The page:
Forty years after 11 Israelis were killed by Palestinian gunmen at the 1972 Munich Games, the families of the dead are urging the International Olympic Committee (IOC) to organise an official commemoration.
Two widows of athletes who were killed have long campaigned for the 1972 victims to be remembered at Olympic opening ceremonies - either through the IOC president's welcome speech or with a moment of silence - but they fear their call for a commemoration in London on July 27 will again be ignored.
"We want the International Olympic Committee ... with all 10,000 young athletes in front of them, to say: 'Let us not forget what happened in Munich'. (We want this) only for one reason, so it will never happen again," said Ankie Spitzer, whose fencing coach husband, Andre, was one of the 11 Israelis killed.
She said the IOC did not want to mention the tragedy at high profile events such as the opening ceremony as it would annoy Arab countries.
"They say we bring politics into the Olympics, which is not true, because I didn't ask them to say that there were 11 Israelis. They tell us that the Arab delegations will get up and leave, to which I said: 'It's okay, if they don't understand what the Olympics are all about, let them leave.'"
Although the IOC participates in remembrance services organised by others, it has yet to arrange its own memorial, a senior Israeli Olympic Committee official said.
Munich Olympic massacre (Photo: AP)
"Whenever we have discussed the issue with the IOC, our position has always been, at every meeting, that the time has come for the International Olympic Committee to initiate its own commemoration," Efraim Zinger, secretary general of the Olympic Committee of Israel, told Reuters.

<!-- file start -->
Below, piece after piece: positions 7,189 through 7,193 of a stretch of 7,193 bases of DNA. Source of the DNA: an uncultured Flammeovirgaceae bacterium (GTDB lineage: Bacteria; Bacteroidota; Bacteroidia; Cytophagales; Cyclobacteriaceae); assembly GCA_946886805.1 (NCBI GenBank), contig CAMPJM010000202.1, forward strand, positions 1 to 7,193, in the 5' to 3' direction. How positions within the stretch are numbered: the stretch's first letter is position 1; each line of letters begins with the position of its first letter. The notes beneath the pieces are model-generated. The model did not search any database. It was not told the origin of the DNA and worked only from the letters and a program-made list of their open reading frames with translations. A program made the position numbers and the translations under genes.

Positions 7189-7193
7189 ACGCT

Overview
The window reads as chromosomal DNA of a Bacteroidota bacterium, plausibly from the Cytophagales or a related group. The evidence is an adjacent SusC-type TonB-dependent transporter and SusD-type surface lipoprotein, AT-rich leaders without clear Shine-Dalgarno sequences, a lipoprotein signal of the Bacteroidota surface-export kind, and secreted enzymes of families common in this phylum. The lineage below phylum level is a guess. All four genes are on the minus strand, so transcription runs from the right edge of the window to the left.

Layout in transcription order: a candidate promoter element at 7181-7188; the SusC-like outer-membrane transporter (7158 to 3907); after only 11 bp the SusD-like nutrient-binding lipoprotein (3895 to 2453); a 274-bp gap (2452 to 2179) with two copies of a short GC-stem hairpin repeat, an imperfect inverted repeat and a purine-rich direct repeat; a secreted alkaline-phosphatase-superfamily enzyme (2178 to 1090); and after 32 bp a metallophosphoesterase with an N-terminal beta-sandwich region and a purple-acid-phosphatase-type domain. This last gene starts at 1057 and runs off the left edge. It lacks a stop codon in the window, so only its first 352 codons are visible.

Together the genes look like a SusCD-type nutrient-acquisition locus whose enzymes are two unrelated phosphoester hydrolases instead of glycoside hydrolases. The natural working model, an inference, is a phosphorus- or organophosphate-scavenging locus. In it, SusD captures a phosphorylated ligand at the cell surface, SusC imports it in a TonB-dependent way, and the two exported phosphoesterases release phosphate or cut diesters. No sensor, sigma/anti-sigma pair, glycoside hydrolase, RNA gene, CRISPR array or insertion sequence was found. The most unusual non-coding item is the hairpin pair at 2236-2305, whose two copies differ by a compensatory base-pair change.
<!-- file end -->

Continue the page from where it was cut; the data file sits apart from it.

The IOC said in a written response that the Munich 11 had not been forgotten and it would continue to attend commemorative events, including in London in the second week of the Games organised by the Israeli Olympic Committee.
Zinger said the IOC should be more pro-active.
"Jacques Rogge is the first incumbent president to have participated in our commemoration ceremony and we are very appreciative and thankful, but the Olympics, while comprised of many moments of glory, unfortunately have also had their moments of gloom and the IOC cannot ignore them," he said.
On Sept. 5, 1972, members of the Israeli Olympic team were taken hostage at the poorly secured athletes' village by Palestinian gunmen from the Black September group.
Within 24 hours, 11 Israelis, five Palestinians and a German policeman were dead after a standoff and subsequent rescue effort erupted into gunfire.
Spitzer and Ilana Romano, widow of weightlifter Joseph Romano, told Reuters they will not let the matter rest.
"They were shot because they were Olympic athletes, they were sons of the Olympic movement... recognise them, give them their moment's silence ... the IOC must commemorate so that all the world will see. And they should want it, because history could repeat itself," Romano said.
But Israel's influential IOC member, Alex Gilady, an ex-journalist who covered the Munich Games for Israeli television, said "I'm not sure what is so special about the number 40. The Israeli Olympic Committee, at the time in Montreal in 1976, could have demanded a memorial and they didn't ask for a memorial then," he said.
The IOC said the Munich dead would remain in its focus: "One thing is certain: We will never forget," its statement concluded.